Originally Posted by TheReddestRock
That makes sense, it's kind of important to know where the end of the tape is.
I'm 26, tapes were before my time.
Tapes are still being used - no up to 3TB of storage (raw, 6TB compressed) for about $25 per tape. The transports are still a bit expensive at $6000+.
Combined with robotic handled libraries (up to around 10,000 tapes each) and you get a LOT of backup/archive capability for a low cost (still lower than hard disks...).
Ever notice those starting delays when watching remote videos? Usually between 10-20 seconds long? That is what happens when the remote starts retrieving the video from tape. It is less noticeable for frequently viewed files as it is more likely to already retrieved videos (usually replaced based on LRU algorithms).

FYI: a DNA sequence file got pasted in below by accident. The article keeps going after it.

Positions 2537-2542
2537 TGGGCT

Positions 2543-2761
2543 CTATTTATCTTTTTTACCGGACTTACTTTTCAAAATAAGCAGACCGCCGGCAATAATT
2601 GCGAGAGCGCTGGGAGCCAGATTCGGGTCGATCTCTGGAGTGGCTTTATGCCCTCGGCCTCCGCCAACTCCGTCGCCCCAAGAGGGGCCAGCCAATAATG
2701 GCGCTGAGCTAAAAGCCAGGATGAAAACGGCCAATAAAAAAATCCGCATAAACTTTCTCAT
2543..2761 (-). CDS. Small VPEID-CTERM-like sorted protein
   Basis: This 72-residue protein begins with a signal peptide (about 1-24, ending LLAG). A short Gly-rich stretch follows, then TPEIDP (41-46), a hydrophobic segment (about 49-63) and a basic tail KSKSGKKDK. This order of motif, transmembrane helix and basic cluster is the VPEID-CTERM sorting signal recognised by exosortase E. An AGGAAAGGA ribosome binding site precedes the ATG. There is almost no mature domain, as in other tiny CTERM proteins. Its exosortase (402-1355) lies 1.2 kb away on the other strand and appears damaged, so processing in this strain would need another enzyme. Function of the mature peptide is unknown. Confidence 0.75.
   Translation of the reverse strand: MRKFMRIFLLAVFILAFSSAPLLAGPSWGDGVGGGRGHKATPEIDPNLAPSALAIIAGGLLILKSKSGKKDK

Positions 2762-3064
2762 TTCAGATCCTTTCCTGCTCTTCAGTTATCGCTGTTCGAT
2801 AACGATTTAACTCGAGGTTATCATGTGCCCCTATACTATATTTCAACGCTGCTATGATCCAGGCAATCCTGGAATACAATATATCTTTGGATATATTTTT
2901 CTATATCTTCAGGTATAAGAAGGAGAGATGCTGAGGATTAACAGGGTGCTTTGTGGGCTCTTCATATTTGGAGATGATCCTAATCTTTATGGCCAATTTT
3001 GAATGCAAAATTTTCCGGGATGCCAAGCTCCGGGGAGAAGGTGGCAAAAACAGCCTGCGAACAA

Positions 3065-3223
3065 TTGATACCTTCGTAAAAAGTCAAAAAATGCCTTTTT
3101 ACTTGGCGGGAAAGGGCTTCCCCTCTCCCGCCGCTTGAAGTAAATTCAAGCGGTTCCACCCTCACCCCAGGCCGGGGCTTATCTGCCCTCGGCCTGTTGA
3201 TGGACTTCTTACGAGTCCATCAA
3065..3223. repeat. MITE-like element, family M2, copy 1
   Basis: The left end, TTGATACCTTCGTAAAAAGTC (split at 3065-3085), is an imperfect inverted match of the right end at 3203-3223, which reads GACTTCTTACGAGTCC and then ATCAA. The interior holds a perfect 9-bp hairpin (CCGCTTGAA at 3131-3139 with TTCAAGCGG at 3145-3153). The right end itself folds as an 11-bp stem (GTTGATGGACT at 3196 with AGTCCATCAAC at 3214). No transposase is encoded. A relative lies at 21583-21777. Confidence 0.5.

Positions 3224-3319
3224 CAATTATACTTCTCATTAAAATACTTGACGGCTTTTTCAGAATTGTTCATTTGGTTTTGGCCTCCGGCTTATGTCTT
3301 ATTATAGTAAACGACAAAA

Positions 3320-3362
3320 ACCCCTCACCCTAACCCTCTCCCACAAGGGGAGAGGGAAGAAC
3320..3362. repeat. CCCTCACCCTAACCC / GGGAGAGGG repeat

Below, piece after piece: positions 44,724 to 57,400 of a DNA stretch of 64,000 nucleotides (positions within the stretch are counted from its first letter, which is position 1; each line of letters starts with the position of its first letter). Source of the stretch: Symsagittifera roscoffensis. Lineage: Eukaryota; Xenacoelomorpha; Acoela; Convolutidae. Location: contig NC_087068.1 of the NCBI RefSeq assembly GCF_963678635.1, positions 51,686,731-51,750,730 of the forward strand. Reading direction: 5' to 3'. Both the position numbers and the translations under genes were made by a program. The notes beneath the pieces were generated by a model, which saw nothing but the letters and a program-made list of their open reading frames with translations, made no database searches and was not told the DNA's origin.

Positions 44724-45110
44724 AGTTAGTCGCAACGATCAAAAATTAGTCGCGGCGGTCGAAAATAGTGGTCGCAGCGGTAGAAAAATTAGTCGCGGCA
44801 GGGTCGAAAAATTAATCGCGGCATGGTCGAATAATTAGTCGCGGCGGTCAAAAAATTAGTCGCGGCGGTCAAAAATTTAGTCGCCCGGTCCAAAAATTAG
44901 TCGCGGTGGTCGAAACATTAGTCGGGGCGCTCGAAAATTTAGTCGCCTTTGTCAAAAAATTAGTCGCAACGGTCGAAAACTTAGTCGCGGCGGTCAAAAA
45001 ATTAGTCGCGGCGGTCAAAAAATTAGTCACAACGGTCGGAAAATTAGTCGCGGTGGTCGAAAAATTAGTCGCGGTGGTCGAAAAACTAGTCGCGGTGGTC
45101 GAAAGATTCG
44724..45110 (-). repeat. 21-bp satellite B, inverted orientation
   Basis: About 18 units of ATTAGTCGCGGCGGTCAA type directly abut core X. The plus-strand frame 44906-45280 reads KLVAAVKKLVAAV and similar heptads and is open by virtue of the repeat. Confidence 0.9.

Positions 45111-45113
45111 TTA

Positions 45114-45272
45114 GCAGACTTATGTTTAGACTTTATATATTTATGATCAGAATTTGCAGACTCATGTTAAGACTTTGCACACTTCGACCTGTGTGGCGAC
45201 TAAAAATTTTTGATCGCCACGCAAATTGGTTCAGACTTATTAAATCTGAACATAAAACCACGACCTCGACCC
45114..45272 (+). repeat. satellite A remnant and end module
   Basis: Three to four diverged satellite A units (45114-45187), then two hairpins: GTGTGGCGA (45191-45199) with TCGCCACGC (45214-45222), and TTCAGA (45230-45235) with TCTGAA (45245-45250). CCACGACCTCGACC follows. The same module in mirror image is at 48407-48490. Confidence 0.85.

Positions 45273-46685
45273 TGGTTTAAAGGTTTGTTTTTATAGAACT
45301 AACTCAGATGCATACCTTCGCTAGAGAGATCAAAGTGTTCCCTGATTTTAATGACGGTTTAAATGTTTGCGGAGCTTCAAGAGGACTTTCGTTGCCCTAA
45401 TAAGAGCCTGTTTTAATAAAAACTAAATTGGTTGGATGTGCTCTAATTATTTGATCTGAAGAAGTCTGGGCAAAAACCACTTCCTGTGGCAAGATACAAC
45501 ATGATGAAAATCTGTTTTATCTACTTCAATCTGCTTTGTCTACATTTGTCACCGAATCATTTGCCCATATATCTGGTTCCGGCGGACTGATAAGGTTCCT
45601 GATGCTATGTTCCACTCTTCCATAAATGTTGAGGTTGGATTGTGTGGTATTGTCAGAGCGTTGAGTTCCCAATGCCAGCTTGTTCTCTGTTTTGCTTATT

Some of the storage architectures have changed - many of the tapes now have a directory added at the beginning (separate from the tape, a flash or some thing similar on the tape cartridge) that allows high speed seeks to the data (which itself may have its own archive directory included).
But it is still tapes being used.